Her brother Michael eventually passed away at...14, I think, from cancer and complications from his diabetes. Nerys, however, continued to be very healthy--the vets were always surprised when they heard how old she was. I thought she would certainly live to 18 or 20. In the meantime, our family continued to grow, finally reaching 5 cats. Then, late last year, I felt a small lump near the base of her tail. I tried not to freak out; after all, it was very small, and she didn't seem to have any problems other than mild joint pain. The vet tried to take a sample with a needle, but couldn't get anything out. A surgical biopsy would have been overkill given her overall condition, so we decided to wait and see. Everything was fine for awhile...and then we realized the lump was growing. And it grew -fast-. We took her to our own vet many times, and to an animal oncologist, but our options were slim: being at the base of her tail (and therefore on the spine) made the tumor dangerous to operate on. We don't even know if the tumor was technically malignant, because it progressed so quickly that its size alone was the immediate threat: it was closing off her ability to use the bathroom. We made her as comfortable as we could, making it easier to reach all her favorite things and gave her all her favorite foods. I didn't think I was in denial about how long she had left, until after two enemas to clean out her stopped-up system, I woke up one morning and my husband suggested that today it might be time to say goodbye. I was flabbergasted: now?! No, she had several months left, right? Weeks, at least! Then I went to see her, and realized he was right. For the first time in her entire life, Nerys was hiding under the couch, upset because she didn't understand why she hurt. She was such a good girl: she NEVER failed to get to the litterbox, even up to the very end, but the night before she hadn't been able to stand up properly inside the box and had peed on herself. I had scrubbed her up as best I could that night, but I realized come morning that she hadn't finished cleaning herself, and that wasn't right: she was always one of the most fastidious animals I'd ever known. So, I made the appointment for that afternoon, and sat with her all day. Over the past few weeks, I'd let her have shortbread and chex mix (her favorite foods), but today all she really wanted was to sit in her favorite spot and be pet. (I tried sitting in that spot--thinking she would want to sit in my lap--but she proceeded to give me a very Nerys-ish look of "what are you doing in MY spot?", hehe.) Even when she was younger, I was afraid of the day that she'd be put to sleep, because of how afraid she was of the vet. I didn't want fear to be her last memory. Over her recent vet trips, though, I had discovered that she loved my soft furry pink robe, so I put it in her carrier with her when we took her in, and she calmed right down, just like she was back on her couch at home. After 16 years, I said goodbye to my baby. We had her remains cremated and buried them in a garden we planted just for her, full of pink flowers and marigolds (she always loved lying in marigolds, but we couldn't let her because she was allergic to them). The vet gave us a beautiful stone with Nerys' name on it, and it sits in the middle of her garden. I once read that there is no "wrong" time to let go of a terminally ill companion, and I think I have to agree. With Nerys, we were afforded an unusual mercy: we were able to send her on before she started to feel a lot of pain from her condition, but we had absolute certainty that she would have been in far more pain soon (as her plumbing closed off entirely). My parents chose to hold onto Michael for awhile, giving him medication to keep him comfortable, and they know that they did not send him on too early. Other people choose to let their pets go earlier, so that they can spare their companions further suffering. As long as you act with the interests of your friend at heart, neither choice is wrong. The biggest piece of advice I would offer to others going through the loss of a beloved pet is to adopt another pet before they go on. I can't imagine how hard it would be to come home to an empty house after saying goodbye. Instead, I came home and snuggled with the kitten we'd brought home several months earlier. We started to call him the "de-seriousizer", because whenever we started to feel so sad we thought we'd burst, he'd do something silly and make us laugh. I miss you so much, Bunny. Wherever you are, I hope you're happy, and I hope you know how much you are loved.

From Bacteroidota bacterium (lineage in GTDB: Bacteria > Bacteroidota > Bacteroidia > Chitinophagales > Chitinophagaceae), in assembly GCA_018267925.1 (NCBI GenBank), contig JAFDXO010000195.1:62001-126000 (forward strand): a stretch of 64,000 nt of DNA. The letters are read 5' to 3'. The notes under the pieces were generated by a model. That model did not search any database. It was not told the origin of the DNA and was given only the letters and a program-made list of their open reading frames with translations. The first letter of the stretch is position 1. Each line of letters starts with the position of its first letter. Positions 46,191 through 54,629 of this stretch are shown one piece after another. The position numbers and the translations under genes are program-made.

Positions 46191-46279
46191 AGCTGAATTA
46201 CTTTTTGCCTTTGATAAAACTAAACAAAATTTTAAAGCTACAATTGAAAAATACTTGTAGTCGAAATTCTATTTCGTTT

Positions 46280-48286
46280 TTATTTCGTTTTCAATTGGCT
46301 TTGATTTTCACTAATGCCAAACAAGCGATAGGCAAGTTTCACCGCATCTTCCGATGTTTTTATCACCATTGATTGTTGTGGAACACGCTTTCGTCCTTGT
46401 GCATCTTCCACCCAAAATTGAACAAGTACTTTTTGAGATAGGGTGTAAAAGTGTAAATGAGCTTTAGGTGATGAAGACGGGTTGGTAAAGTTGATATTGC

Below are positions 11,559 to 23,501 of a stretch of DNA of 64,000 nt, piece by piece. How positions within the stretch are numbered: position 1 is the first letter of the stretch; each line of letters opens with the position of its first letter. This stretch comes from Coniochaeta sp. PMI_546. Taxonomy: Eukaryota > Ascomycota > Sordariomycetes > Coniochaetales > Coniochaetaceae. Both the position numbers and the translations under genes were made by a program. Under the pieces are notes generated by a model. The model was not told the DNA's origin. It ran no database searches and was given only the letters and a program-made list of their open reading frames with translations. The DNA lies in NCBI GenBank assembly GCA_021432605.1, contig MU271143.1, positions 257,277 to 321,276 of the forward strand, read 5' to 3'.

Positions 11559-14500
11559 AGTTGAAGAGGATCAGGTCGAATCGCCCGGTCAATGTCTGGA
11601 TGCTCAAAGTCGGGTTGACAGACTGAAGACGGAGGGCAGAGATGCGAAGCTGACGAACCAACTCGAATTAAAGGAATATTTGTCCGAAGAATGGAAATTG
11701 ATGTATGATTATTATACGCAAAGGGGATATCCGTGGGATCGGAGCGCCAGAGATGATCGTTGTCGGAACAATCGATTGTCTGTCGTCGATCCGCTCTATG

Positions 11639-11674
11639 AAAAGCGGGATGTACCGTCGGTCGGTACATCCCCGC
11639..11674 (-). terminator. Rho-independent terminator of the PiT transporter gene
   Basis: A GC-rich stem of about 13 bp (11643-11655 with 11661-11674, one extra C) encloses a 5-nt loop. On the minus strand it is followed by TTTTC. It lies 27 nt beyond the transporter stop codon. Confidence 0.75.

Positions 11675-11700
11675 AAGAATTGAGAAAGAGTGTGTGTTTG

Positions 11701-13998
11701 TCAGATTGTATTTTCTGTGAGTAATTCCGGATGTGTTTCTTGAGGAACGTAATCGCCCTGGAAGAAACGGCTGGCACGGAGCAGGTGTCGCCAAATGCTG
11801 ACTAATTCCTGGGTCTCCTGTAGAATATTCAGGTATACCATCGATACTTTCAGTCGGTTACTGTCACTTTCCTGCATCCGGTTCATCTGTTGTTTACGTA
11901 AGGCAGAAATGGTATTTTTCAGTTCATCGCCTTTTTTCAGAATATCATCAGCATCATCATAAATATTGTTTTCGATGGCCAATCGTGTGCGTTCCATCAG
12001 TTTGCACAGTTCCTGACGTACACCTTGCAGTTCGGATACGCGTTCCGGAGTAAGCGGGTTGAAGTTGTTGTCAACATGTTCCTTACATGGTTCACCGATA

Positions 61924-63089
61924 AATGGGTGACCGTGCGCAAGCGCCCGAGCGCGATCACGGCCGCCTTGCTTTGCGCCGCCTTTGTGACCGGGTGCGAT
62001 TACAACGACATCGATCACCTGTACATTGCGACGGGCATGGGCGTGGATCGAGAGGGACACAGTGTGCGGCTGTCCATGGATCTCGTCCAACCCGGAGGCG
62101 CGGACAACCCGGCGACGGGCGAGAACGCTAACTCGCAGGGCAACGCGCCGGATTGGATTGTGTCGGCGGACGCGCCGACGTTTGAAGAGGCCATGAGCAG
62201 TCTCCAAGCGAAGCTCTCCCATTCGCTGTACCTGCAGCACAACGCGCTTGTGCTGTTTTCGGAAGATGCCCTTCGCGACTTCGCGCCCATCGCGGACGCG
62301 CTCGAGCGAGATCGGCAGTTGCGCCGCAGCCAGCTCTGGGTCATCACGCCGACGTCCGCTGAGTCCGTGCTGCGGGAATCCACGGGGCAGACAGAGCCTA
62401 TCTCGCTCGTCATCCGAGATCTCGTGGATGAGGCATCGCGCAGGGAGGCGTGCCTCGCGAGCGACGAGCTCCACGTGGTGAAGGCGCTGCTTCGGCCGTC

Forums Motto:
I'm a princess and I know it.

The Last Forum I Posted In:
Taking care of kitten with an enlarged heart and a heart

I've Been On Catster Since:
July 19th 2011 More than 3 years!

Rosette, Star and Special Gift History

Catster Id:
1195831